Historical evidence suggests that early states had to constantly round up peasants who decided that farming sucked and fled to become semi-nomadic or nomadic herders and hunters. Thus, at the beginning of the war, the focus was on capturing slaves, who were usually relocated closer to government centers and culturally integrated. Agriculture was forced upon the majority of humanity rather than accepted as a better option.

Much evidence also suggests that agriculture was much less energy efficient and resulted in poor nutrition. Nomadic barbarians were often larger and healthier than ancient farmers. Some anthropologists even believe that sedentary agriculture was a last resort resorted to by early humans during a climatological cataclysm, and was not seen as a technological advance.”


“That the Romans did not occupy Britain for long. They've occupied it longer than the United States has been a country."


“That after the fall of the Roman Empire in 476 AD. The Dark Ages immediately began.

In fact, the peasant who lived through 476 most likely did not notice that he was experiencing the end of one era and the beginning of another. The beginnings of feudalism arose during the reign of Diocletian; barbarians and barbarian Roman troops were the reality of many generations. The barbarian king who overthrew Romulus Augustus still considered himself a full-fledged representative of the Empire, etc. In some ways, the fall of Rome was sudden and traumatic (after all, the population of the Roman Empire fell through the cracks in the 400s), but in fact, it was more of a gradual, centuries-long transition than a sharp decline.”


“That Napoleon was short. He was of average height for those times, the French simply used a different measurement system.”


“Practically everything related to the Library of Alexandria.

No, the Library of Alexandria was not the only repository of knowledge in the ancient world. There were many other wonderful libraries, for example in Pergamon, and many, many other collections.

No, we did not lose countless important works that could only be found there. The library worked to copy these works, and any important works could be easily found in other libraries around the world.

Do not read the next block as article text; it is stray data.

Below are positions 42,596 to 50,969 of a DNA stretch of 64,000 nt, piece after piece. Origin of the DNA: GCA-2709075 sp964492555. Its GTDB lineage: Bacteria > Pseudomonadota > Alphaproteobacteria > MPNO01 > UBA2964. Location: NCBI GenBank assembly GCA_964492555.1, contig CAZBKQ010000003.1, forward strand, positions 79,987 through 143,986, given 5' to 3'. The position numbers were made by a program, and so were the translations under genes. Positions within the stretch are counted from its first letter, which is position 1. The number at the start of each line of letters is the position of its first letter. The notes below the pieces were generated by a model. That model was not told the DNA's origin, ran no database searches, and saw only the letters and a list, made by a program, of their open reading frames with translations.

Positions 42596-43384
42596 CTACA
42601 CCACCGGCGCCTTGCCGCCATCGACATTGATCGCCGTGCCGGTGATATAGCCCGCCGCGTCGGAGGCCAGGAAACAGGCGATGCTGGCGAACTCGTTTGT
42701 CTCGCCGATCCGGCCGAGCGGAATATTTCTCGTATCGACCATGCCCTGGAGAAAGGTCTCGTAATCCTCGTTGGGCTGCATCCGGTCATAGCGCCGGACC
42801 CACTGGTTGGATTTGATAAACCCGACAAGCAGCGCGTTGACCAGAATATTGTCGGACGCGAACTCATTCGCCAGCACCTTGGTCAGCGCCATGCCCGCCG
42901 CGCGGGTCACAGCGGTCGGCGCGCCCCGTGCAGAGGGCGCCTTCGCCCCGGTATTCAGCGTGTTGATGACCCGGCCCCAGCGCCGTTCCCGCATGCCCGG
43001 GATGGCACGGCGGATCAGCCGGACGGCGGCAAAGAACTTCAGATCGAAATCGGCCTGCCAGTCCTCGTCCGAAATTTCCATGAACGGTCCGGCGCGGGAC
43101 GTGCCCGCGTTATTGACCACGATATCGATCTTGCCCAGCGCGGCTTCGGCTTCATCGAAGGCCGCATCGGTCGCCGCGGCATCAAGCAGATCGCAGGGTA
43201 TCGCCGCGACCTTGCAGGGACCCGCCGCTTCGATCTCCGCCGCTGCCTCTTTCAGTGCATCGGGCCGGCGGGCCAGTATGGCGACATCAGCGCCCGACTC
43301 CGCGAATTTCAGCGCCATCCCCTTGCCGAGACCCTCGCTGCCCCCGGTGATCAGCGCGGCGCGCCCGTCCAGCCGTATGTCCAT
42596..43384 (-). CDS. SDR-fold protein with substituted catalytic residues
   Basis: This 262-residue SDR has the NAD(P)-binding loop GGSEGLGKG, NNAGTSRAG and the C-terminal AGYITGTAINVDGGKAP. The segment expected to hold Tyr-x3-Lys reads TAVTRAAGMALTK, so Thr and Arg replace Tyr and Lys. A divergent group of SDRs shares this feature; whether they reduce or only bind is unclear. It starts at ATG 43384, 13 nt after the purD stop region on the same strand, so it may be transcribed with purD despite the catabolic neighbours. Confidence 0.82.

No, we would not live in a utopia if it had not burned down, because it was supposedly the center of knowledge. The library was in serious decline for almost a century before it burned down. When Ptolemy VIII banned all foreign scholars from visiting Alexandria, they moved to other libraries, and as Ptolemaic rule became increasingly unstable and the position of chief librarian became political, the Library's prestige declined.

No, Julius Caesar did not burn it on purpose. While he was under siege in Alexandria, his troops set fire to several ships in the docks, and the fire accidentally spread to her. However, it is unknown how much of the Library was actually destroyed, as we know that the Alexandrian Museion survived and much was restored later: Mark Antony supposedly donated some 200,000 scrolls to the Library, and Claudius built an additional building during his reign.

No, the Christian crusaders did not burn the Library because they hated knowledge. Firstly, they didn't even attack Alexandria during the major crusades (they attacked during the minor crusades much later), furthermore, they would have been almost 1000 years late, since the last recorded evidence of the Library dates back to the mid-3rd century, and any remains were but a pitiful semblance of the Library in its glory years, since Roman and Greek knowledge had long since been moved elsewhere. In any case, what remained was destroyed either during Avrillian's attack on the city in 272 AD or during Diocletian's attack in 297 AD."


“That knights in plate armor were healthy, slow, clumsy brutes. Plate armor is actually much easier to move around in than what video games make us think of as medium armor like chain mail. Why? Because they were tailored to the wearer and secured using a complex system of straps and straps. This allowed the weight of the armor to be evenly distributed throughout the body. Compared to chain mail (or samurai o-yoroi, which is often mentioned in such discussions), they were much more comfortable because chain mail transfers the weight directly to the arms and shoulders.

And while we're on the subject, in games soft or cloth armor is often considered the lowest level of protection, but properly made armor from these materials is actually surprisingly good at protecting. Layers of stiff fabric, often sewn in such a way that the weave goes in different directions in each layer, can actually really take a beating.”


“That Anne Boleyn had six fingers. In this case, she would never have become Catherine of Aragon's maid of honor or even Henry's mistress, since this would have been considered imperfect. This was basically invented after she was executed.”


“Hitler did not become a monster because he was kicked out of art school.

He was a nerd who wandered around Vienna and filled his head with all sorts of “philosophical” nonsense, and was already on the way to becoming a monster when someone suggested that he study art and architecture at some school. He applied for admission, which he didn't put any effort into, and after being rejected, he started selling small paintings to make ends meet while still reading all those crazy books he had. He made up a story about being expelled from art school and described it in “My War.”